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WORLD TRADE
ORGANIZATION

WT/DS33/R
6 January 1997
(97-0001)
Original: English

UNITED STATES - MEASURE
AFFECTING IMPORTS OF WOVEN WOOL
SHIRTS AND BLOUSES FROM INDIA

Report of the Panel


The report of the Panel on United States ­ Measure Affecting Imports of Woven Wool Shirts and Blouses from India is being circulated to all Members, pursuant to the DSU. The report is being circulated as an unrestricted document from 6 January 1997 pursuant to the Procedures for the Circulation and Derestriction of WTO Documents (WT/L/160/Rev.1). Members are reminded that in accordance with the DSU only parties to the dispute may appeal a panel report, an appeal shall be limited to issues of law covered in the panel report and legal interpretations developed by the panel, and that there shall be no ex parte communications with the panel or Appellate Body concerning matters under consideration by the panel or Appellate Body.


TABLE OF CONTENTS
    I. INTRODUCTION
    II. CHRONOLOGY OF EVENTS
    • United States Requests Consultations Under the MFA in December 1994
    • United States Requests Consultations Under the ATC in April 1995
    • United States Imposes Restraints on Imports from India in July 1995
    • Review by the Textiles Monitoring Body
    • India Requests Review of TMB Finding in October 1995
    • India Requests the Establishment of a Panel in March 1996
    III. CLAIMS OF THE PARTIES
    • The Request of India
    • The Request of the United States
    • Comments on the Request to the Panel
    IV. THIRD PARTY SUBMISSIONS
    • Submission of Canada
    • Submission of the European Communities
    • Submission of Norway
    • Submission of Pakistan
    V. MAIN ARGUMENTS OF THE PARTIES
      A. Introduction
      B. Burden of Proof
      C. Standard of Review
        The Fur Felt Hat Case
      D. Article 6 of the ATC
      • The ATC Safeguard Mechanism
      • Legal Analyses of Serious Damage or Actual Threat Thereof Suggested by the Parties . . . . 
      • Status of the Market Statement
      • Sources of the Data Provided by the United States 22
      E. Demonstration of Serious Damage by the United States
      • India's Review of the Economic Variables
      • United States Review of the Economic Variables
      • The Industry and the Products
          (i) The Nature of the Wool Sector in the United States
          (ii) What Constitutes the Domestic Market
          (iii) Products Manufactured Domestically
      • Data on Domestic Production
      • Data on Exports
      • Data on Employment, Man-hours and Wages
      • Information on Prices
      • Information on Investment and Capacity
      F. Causal Link Between Increased Imports and the Domestic Industry Situation
      G. Attribution to India
        TMB Review of the United States Action
      H. Status of Other Relevant Information
      • Employment in "Other Relevant Information"
      • Establishments in "Other Relevant Information"
      I. Consultations and Endorsement of Actions by TMB: Additional Procedural Requirements
      J. Date of the Safeguard Action
      • Article XIII:3(b) of GATT 1994
      • Speculative Rise in Imports
      • Unusual and Critical Circumstances
      K. Article 2 of the ATC
    VI. INTERIM REVIEW
    VII. FINDINGS
      A. Introduction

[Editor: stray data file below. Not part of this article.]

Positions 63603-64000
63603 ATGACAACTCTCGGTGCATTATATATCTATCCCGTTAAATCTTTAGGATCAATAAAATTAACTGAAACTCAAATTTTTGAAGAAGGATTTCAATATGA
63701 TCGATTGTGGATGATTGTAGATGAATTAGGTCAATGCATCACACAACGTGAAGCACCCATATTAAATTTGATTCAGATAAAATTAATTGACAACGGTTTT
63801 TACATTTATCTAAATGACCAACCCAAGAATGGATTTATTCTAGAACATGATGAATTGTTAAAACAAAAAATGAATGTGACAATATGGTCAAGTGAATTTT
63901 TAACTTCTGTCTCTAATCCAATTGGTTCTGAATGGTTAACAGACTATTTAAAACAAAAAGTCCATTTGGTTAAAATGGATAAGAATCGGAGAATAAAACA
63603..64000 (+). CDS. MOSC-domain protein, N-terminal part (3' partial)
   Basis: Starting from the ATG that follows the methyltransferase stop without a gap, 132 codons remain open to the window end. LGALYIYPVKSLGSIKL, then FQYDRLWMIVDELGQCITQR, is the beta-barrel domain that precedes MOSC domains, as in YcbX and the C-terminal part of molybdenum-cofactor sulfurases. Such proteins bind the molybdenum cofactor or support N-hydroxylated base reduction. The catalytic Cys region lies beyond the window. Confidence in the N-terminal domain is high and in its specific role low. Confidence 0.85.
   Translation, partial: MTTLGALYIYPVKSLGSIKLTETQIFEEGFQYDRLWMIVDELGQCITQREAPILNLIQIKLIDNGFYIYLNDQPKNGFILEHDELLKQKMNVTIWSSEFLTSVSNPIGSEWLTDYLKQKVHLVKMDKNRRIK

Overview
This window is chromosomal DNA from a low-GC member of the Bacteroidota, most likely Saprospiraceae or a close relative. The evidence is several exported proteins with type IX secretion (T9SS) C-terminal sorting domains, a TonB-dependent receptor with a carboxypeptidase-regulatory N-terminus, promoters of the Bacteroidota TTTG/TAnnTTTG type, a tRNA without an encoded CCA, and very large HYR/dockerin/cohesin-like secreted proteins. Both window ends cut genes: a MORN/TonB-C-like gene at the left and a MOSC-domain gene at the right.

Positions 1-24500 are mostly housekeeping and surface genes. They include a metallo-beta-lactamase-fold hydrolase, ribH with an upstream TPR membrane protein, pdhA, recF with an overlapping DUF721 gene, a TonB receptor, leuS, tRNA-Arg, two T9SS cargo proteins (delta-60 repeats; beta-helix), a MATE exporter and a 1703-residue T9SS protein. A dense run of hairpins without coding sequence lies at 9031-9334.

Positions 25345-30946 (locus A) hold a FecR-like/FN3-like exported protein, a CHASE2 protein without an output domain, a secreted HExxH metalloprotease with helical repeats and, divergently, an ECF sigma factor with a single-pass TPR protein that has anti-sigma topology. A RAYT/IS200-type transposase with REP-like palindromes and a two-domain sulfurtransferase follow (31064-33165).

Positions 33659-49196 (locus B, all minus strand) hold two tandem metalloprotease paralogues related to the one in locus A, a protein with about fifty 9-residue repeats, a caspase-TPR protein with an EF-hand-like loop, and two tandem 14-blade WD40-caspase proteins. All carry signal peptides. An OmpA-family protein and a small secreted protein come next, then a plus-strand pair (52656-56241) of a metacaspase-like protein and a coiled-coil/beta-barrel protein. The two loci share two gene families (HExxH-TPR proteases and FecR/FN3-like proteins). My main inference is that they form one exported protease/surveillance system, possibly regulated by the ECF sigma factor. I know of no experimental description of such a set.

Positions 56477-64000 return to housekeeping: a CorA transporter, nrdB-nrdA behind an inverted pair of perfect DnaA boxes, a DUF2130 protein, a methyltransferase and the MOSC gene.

B. Claims of the Parties
      C. General Interpretative Issues
        1. Burden of Proof
        2. Standard of Review
        3. The Role of the TMB Process Versus the Role of the Dispute Settlement Mechanism of the DSU
      D. Review of the US Determination
        1. Article 6 of the ATC
        2. India's Claim Regarding the Substantive Requirements in Article 6 of the ATC
        3. Overall Assessment of the US Determination
        4. Serious Damage or Actual Threat Thereof
        5. The Obligation to Consult and the Alleged Need for TMB Endorsement 76
      E. Alleged Retroactive Application of the Safeguard
      F. India's Claim that Article 2 of the ATC was Violated
    VIII. CONCLUSIONS


I INTRODUCTION

1.1 In a communication dated 14 March 1996, India requested that a panel be established at the next meeting of the Dispute Settlement Body (DSB) pursuant to Article XXIII:2 of GATT 1994, Article 6 of the Understanding on Rules and Procedures Governing the Settlement of Disputes (DSU) and Article 8.10 and other relevant provisions of the Agreement on Textiles and Clothing (ATC) (WT/DS33/1). This arose from a restraint introduced by the United States in respect of India's exports of woven wool shirts and blouses (US category 440), under Article 6 of the ATC.

1.2 India noted that the matter had remained unresolved in spite of bilateral consultations between India and the United States held under Article 6.7 of the ATC in April and June 1995; the examination of the matter by the Textiles Monitoring Body (TMB) under Article 6.10 of the ATC in August and September 1995; the communication sent to the TMB under Article 8.10 of the ATC, within one month of the TMB recommendation under Article 6.10 of the ATC, explaining the reasons for India's inability to conform to the TMB recommendations; and the review of the matter by the TMB under Article 8.10 of the ATC in November 1995. Consequently, India considered that it had met all requirements in Article 8.10 of the ATC for direct recourse to Article XXIII:2 of GATT 1994. At its meeting held on 17 April 1996, the DSB established a panel pursuant to the request of India, with standard terms of reference, in accordance with Article 6 of the DSU (WT/DSB/M/14).